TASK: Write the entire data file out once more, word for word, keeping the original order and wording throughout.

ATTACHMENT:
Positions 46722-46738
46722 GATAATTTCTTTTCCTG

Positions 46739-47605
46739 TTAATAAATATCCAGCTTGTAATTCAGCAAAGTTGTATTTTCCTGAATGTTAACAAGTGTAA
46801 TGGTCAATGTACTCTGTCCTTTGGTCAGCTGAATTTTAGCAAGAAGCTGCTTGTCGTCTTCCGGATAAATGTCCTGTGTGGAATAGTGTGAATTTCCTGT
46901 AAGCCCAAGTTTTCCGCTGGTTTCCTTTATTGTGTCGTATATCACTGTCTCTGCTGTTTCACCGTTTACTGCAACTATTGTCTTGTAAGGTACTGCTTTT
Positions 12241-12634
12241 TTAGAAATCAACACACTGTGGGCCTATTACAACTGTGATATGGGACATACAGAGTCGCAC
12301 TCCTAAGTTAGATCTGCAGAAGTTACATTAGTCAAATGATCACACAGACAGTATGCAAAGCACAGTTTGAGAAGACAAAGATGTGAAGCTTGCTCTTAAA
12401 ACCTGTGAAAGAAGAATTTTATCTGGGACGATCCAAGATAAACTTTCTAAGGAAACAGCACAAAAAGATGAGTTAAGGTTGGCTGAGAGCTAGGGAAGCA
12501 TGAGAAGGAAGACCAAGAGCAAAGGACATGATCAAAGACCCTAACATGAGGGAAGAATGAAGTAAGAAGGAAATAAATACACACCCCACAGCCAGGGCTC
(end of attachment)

Positions 46722-46738
46722 GATAATTTCTTTTCCTG

Positions 46739-47605
46739 TTAATAAATATCCAGCTTGTAATTCAGCAAAGTTGTATTTTCCTGAATGTTAACAAGTGTAA
46801 TGGTCAATGTACTCTGTCCTTTGGTCAGCTGAATTTTAGCAAGAAGCTGCTTGTCGTCTTCCGGATAAATGTCCTGTGTGGAATAGTGTGAATTTCCTGT
46901 AAGCCCAAGTTTTCCGCTGGTTTCCTTTATTGTGTCGTATATCACTGTCTCTGCTGTTTCACCGTTTACTGCAACTATTGTCTTGTAAGGTACTGCTTTT
Positions 12241-12634
12241 TTAGAAATCAACACACTGTGGGCCTATTACAACTGTGATATGGGACATACAGAGTCGCAC
12301 TCCTAAGTTAGATCTGCAGAAGTTACATTAGTCAAATGATCACACAGACAGTATGCAAAGCACAGTTTGAGAAGACAAAGATGTGAAGCTTGCTCTTAAA
12401 ACCTGTGAAAGAAGAATTTTATCTGGGACGATCCAAGATAAACTTTCTAAGGAAACAGCACAAAAAGATGAGTTAAGGTTGGCTGAGAGCTAGGGAAGCA
12501 TGAGAAGGAAGACCAAGAGCAAAGGACATGATCAAAGACCCTAACATGAGGGAAGAATGAAGTAAGAAGGAAATAAATACACACCCCACAGCCAGGGCTC